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Draft leaves lake levels in question
The hard-nut details of the draft proposal for Lake Tapps drinking water rights has drawn questions from area residents and political leaders, but a clear willingness by the parties to work on the plan.
The Department of Ecology released the draft Sept. 25 after two years of discussion and study. A 45-day public review follows before a final document will be issued.
An earlier draft for consumptive water rights was released to Puget Sound Energy, the owner of the lake, in 2003. It was sent back to Ecology in 2004 by the Pollution Control Hearings Board to be rewritten after PSE closed the White River hydropower plant.
The company had used Lake Tapps as a reservoir for the hydropower plant for nearly 100 years. PSE's plan was to secure drinking water rights, which will preserve the existence of the lake, and sell the rights to Cascade Water Alliance, an Eastside water provider, for about $37 million.
The main concern for the residents living on or near the lake is water flows, or how much water must go down the river and how much can be diverted into the lake.
Tom Loranger from Ecology said meetings were held with the Puyallup Tribe of Indians, Muckleshoot Indian Tribe and community members while putting together the current water rights proposal.
“We think we've done a pretty good job of setting healthy flows for the fish and maintaining water quality (in the lake),” Loranger said. “The flows will increase and this is based on recommendations from NOAA (National Oceanic and Atmospheric Administration).”
Loranger said Ecology had to balance the flows going down the White River, which protects the Chinook salmon, an endangered species, with maintaining lake levels for recreational use in the summer.
“To a certain extent it is a trade off,” Loranger said. “But compared to the 2003 draft there are fewer recreation days impaired.”
According to Loranger, Ecology estimated 3.5 percent of the days between Memorial Day and Labor Day would have water levels too low for boating and water skiing in the current draft water rights. The 2003 draft estimated a 7 percent loss of days.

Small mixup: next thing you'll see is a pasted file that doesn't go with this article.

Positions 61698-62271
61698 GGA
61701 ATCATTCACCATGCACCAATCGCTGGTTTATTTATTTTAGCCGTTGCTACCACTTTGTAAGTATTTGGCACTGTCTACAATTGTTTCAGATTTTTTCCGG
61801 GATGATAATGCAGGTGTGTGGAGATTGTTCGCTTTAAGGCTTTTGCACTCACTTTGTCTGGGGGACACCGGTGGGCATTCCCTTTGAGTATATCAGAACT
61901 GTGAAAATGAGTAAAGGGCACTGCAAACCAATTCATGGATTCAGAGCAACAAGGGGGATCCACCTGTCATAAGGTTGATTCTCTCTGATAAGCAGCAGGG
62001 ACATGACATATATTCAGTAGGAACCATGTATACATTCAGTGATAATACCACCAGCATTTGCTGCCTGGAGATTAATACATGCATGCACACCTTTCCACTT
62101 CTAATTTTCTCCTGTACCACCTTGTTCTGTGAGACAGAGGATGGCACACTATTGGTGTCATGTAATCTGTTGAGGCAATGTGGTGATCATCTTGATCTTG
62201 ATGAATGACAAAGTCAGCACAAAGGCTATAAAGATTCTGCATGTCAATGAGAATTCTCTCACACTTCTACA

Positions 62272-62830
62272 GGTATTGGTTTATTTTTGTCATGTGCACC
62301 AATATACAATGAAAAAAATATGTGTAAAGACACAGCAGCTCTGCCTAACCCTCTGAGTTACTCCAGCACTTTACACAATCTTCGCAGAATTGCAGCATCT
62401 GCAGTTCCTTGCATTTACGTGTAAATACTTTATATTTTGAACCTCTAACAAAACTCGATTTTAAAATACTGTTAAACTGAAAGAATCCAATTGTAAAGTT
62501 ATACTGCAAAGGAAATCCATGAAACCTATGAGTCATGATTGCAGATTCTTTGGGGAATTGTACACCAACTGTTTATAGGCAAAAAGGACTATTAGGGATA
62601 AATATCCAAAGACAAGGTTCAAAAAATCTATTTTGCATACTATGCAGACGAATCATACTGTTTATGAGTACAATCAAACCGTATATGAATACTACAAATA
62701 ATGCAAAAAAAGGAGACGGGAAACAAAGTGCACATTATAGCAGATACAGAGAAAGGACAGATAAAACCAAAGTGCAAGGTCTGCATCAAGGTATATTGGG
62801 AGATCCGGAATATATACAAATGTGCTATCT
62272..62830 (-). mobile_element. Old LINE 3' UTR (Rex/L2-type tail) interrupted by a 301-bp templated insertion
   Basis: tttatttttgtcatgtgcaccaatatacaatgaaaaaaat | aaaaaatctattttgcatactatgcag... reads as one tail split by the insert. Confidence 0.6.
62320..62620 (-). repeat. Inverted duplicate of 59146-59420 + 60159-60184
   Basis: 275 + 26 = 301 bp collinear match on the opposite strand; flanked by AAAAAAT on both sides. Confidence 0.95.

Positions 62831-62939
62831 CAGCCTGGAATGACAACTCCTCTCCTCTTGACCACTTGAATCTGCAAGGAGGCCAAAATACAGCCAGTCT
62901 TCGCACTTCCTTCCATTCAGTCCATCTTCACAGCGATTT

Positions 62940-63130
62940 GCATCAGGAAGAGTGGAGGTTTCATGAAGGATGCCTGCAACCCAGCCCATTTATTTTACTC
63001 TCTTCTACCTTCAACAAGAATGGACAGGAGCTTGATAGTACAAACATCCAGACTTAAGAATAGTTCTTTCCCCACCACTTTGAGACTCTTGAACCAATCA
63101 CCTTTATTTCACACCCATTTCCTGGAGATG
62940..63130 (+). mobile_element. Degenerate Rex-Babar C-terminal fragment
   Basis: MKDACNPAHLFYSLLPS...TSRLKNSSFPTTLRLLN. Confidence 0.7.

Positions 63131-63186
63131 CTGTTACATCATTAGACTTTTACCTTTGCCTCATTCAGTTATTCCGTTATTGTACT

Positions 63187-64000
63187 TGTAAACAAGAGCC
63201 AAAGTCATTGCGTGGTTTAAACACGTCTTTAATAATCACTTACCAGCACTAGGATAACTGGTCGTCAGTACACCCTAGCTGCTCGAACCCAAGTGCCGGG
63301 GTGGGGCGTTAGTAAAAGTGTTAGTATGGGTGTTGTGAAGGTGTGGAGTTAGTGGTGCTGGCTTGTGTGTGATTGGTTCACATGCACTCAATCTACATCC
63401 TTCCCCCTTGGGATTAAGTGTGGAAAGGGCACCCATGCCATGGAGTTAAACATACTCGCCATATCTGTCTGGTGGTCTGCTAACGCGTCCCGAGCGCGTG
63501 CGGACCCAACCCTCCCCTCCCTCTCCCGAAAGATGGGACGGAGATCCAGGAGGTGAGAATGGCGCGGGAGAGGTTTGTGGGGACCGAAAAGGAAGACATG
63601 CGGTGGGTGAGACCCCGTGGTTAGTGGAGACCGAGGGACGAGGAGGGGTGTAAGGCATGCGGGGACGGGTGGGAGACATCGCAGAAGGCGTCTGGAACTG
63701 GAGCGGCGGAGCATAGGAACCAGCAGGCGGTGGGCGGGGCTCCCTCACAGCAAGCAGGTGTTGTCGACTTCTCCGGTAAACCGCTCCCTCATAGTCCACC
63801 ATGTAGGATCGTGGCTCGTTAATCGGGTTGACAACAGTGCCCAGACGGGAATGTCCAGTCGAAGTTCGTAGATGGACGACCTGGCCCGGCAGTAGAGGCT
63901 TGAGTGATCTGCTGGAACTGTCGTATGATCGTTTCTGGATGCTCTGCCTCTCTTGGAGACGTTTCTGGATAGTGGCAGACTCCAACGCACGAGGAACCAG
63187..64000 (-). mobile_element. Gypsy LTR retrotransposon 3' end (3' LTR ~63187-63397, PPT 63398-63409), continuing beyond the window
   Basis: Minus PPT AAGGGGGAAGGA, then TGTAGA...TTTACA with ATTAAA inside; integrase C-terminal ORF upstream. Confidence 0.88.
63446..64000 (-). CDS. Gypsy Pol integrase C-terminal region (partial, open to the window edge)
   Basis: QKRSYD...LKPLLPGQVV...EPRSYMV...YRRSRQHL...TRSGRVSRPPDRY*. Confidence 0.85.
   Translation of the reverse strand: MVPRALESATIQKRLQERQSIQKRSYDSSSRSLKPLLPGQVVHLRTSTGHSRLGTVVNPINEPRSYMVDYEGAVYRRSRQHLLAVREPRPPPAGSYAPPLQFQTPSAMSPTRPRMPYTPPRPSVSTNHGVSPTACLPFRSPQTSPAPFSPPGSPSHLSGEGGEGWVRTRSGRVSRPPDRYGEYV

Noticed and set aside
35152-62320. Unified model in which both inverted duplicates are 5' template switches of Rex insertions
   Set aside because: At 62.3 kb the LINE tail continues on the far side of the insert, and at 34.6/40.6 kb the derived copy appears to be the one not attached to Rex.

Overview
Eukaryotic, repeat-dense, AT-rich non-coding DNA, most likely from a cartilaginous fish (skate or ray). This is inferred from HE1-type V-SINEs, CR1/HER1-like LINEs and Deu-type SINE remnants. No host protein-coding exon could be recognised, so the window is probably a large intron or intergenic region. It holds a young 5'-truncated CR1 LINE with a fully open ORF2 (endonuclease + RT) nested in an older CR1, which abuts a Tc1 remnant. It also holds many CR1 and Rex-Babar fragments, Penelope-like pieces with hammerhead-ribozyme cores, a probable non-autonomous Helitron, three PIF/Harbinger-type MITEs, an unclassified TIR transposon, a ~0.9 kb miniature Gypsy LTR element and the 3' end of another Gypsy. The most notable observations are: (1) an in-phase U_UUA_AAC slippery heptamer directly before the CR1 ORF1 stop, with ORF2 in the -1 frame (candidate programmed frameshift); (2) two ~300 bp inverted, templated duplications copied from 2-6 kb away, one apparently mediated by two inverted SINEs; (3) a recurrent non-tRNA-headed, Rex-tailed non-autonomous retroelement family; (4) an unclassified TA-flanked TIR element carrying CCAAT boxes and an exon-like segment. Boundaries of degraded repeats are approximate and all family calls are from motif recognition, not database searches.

Pierce County Councilman Shawn Bunney, co-chairman of the Lake Tapps Task Force, said he thought the draft was close, but needed work.
“I'm cautiously optimistic our partners will belly up to the table to protect our interest as we help to protect theirs,” Bunney said “There are a few idiosyncrasies that need to be worked on, but we've worked hard to get this far. It needs a tuning up to make it run better, but not trading in the car.”
Bunney said there needs to be “some language (in the water rights) to protect the community. The language as it is now leaves a lot of questions. I think the goal is to create an environment to have a full pool every year.”
Leon Stucki, a Lake Tapps resident and task force member, said he thought Ecology did a “ reasonably good job” working with the flows down the river.
“The state is hamstrung by NOAA,” Stucki said. “There's no plan for drought years.”
Stucki said the Ecology's data is based on lake levels in June, July and August.
“June and July are never a problem.” Stucki said. “August is a different story. There is no tolerance built into the system.”
Stucki said the community members are willing work with Ecology to come up with a “more reasonable document. This is still a work in progress.”